Deserted

Deserted

Posted on 10th April 2020 under The Rectory Bulletin


Holy Week - Good Friday

“My God, my God, why have you forsaken me?” Mark 15:34.

This week was a week of increasing abandonment for Jesus. Just a few days before, on Palm Sunday, he had entered Jerusalem surrounded by the echoes of an elated crowd. He was thronged as he taught, and delighted his listeners as he entered into debate with the scribes. Yet this popularity brought with it opposition from the authorities and plots began to form. Those concerned with the Temple were outraged that the money-changers had been driven from its courts. The crowds might have shouted their hosannas, but their enthusiasm did not spread to those who were in charge, and wanted to remain in charge.

Then on Tuesday he had dined with his disciples at a house in Bethany, when a woman anointed him with expensive perfume. The disciples were outraged at the cost, but Jesus understood the action to be his anointing for burial. He knew what was to occur later that week, even if the disciples still failed to understand.

As the week continues, Judas goes to the chief priests and agrees to betray his master. After the last supper, as Judas goes off to bring about his betrayal, Jesus goes to pray and asks those who go with him to ‘watch and pray’. They fall asleep. Twice.

Then betrayal and arrest. Peter denies he even knows Jesus. The disciples flee. The crowd, now presented with Jesus by Pilate, cry out “crucify” and so his fate is sealed. The Son of God is whipped. The King of all Creation is given a crown twisted out of thorns. The Messiah is nailed up on a cross, and left to slowly die outside of the city walls.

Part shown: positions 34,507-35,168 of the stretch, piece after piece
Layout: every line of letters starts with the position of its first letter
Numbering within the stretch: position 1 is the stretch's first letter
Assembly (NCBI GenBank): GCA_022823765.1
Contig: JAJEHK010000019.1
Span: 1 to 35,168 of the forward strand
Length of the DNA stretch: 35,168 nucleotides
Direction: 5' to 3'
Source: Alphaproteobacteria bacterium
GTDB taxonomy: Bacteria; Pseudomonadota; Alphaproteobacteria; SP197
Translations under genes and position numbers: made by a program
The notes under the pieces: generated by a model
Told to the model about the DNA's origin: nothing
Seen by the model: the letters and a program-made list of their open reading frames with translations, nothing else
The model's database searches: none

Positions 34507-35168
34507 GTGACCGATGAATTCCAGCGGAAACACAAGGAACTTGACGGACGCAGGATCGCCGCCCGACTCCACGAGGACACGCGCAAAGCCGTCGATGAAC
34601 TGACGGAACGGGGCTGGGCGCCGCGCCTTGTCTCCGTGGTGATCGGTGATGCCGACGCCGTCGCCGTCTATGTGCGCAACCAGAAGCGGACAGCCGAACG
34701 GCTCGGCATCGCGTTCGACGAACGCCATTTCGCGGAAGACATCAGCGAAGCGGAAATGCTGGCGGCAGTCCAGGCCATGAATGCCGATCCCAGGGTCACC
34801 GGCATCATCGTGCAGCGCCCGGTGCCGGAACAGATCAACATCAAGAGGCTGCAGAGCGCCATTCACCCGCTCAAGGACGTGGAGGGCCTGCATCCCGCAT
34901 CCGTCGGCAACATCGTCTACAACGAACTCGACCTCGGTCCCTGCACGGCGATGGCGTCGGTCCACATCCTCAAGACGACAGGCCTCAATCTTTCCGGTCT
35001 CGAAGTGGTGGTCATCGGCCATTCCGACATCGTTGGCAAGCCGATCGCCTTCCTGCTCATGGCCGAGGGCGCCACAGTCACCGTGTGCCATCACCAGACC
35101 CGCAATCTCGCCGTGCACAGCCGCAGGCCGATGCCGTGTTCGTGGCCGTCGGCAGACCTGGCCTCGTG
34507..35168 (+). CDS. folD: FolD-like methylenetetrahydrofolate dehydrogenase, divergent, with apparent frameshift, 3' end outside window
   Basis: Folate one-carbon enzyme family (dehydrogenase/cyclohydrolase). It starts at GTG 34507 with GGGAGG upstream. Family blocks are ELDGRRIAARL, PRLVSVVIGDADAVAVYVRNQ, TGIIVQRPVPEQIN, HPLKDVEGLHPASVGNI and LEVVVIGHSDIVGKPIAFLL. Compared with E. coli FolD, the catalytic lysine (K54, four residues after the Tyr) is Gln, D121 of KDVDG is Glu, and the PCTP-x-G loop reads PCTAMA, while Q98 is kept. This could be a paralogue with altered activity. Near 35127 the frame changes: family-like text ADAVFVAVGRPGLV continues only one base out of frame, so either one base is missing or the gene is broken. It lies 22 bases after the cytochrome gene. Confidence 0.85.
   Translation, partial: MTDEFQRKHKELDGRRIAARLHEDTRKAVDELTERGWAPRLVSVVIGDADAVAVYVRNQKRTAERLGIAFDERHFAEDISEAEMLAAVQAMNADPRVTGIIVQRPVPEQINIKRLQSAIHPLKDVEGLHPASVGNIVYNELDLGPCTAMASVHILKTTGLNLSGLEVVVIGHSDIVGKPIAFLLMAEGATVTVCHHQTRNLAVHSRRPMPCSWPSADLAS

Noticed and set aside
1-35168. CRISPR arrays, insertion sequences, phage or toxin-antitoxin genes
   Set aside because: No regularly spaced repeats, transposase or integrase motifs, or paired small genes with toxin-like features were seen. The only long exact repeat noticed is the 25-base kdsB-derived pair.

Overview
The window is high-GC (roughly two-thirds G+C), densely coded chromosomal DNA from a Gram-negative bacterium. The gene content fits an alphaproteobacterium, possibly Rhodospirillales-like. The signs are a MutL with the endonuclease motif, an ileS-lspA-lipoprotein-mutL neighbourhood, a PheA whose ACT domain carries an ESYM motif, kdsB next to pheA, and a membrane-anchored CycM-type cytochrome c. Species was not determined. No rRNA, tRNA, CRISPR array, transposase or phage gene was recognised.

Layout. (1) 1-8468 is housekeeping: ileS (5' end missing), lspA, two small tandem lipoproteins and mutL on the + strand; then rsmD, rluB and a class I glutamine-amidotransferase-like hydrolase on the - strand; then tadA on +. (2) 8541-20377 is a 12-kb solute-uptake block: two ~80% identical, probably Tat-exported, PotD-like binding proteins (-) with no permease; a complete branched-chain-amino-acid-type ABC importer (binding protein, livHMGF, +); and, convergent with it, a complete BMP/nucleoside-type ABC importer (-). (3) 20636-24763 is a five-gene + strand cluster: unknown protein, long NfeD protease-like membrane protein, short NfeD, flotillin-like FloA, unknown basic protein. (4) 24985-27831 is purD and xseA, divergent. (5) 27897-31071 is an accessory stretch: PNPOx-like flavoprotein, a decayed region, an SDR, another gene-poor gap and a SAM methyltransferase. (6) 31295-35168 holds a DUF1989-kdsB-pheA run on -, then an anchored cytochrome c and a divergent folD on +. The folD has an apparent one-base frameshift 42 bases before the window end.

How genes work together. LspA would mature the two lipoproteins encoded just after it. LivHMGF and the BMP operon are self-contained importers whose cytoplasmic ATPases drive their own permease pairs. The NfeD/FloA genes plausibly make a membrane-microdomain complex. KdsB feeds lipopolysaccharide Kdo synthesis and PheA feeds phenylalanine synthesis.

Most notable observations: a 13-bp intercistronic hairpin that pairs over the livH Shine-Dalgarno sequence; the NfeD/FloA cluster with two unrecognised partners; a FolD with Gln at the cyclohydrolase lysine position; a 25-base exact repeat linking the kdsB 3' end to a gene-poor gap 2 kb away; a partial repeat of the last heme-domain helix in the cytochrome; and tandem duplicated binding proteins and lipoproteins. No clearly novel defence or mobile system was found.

It is then that the mocking starts. First the rulers sneer at him, and then the soldiers mock him. The cruelest of all is the newly crucified thief slowly dying at his side, who manages to summon up the breath to insult him. Such is the abandonment of Jesus Christ of Nazareth, but it is not yet complete.

The final abandonment comes as Jesus cries out in the words of Psalm 22: “my God, my God why have you abandonment me”? Abandoned by God. Abandoned my his friends.

But as Jesus felt the abandonment of his Father, he knew his work was done.

The cross is far more than the death of a martyr, or an expression of love. The cross is a cosmic event which changed forever the relationship between God and his creation. As Jesus cried out “why have you abandoned me” both death and sin were dealt with as they were laid on Jesus shoulders. Our punishment becomes his punishment. Our sins, our abandonment of God, become his. He takes it all and is abandoned. Jesus experienced this separation from God so that we do not need to, he bore all this for our behalf.

So let us join with Charles Wesley as we glory in this wonderful exchange:


And can it be that I should gain
An interest in the Saviour’s blood?
Died He for me, who caused His pain?
For me, who Him to death pursued?
Amazing love! how can it be
That Thou, my God, shouldst die for me?”


Chris